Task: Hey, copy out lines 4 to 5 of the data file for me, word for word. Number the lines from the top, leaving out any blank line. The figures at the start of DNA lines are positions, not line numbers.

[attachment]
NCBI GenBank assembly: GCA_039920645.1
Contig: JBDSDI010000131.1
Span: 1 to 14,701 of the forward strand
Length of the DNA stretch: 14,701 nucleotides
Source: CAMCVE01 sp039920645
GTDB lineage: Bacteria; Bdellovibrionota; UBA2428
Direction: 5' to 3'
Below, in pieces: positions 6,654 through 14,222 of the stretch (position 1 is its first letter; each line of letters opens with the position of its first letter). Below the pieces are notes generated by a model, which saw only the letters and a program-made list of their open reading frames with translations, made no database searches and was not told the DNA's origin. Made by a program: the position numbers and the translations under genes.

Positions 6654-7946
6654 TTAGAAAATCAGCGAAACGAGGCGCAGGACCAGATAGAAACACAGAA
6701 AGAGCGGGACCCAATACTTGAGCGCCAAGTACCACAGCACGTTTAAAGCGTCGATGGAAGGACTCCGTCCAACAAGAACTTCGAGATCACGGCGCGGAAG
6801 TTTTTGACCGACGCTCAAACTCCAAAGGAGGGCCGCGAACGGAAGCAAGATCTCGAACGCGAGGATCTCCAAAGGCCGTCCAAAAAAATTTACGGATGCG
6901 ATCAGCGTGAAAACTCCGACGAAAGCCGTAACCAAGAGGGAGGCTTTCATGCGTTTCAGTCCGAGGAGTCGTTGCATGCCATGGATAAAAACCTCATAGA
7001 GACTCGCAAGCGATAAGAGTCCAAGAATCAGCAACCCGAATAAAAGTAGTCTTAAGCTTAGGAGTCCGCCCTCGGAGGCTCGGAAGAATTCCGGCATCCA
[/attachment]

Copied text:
Length of the DNA stretch: 14,701 nucleotides
Source: CAMCVE01 sp039920645